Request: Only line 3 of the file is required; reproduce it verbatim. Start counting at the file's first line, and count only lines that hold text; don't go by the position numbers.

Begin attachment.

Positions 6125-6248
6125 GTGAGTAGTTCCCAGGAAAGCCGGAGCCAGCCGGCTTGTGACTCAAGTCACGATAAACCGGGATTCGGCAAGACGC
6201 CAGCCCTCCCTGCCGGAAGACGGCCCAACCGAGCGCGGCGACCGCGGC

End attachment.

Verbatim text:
6201 CAGCCCTCCCTGCCGGAAGACGGCCCAACCGAGCGCGGCGACCGCGGC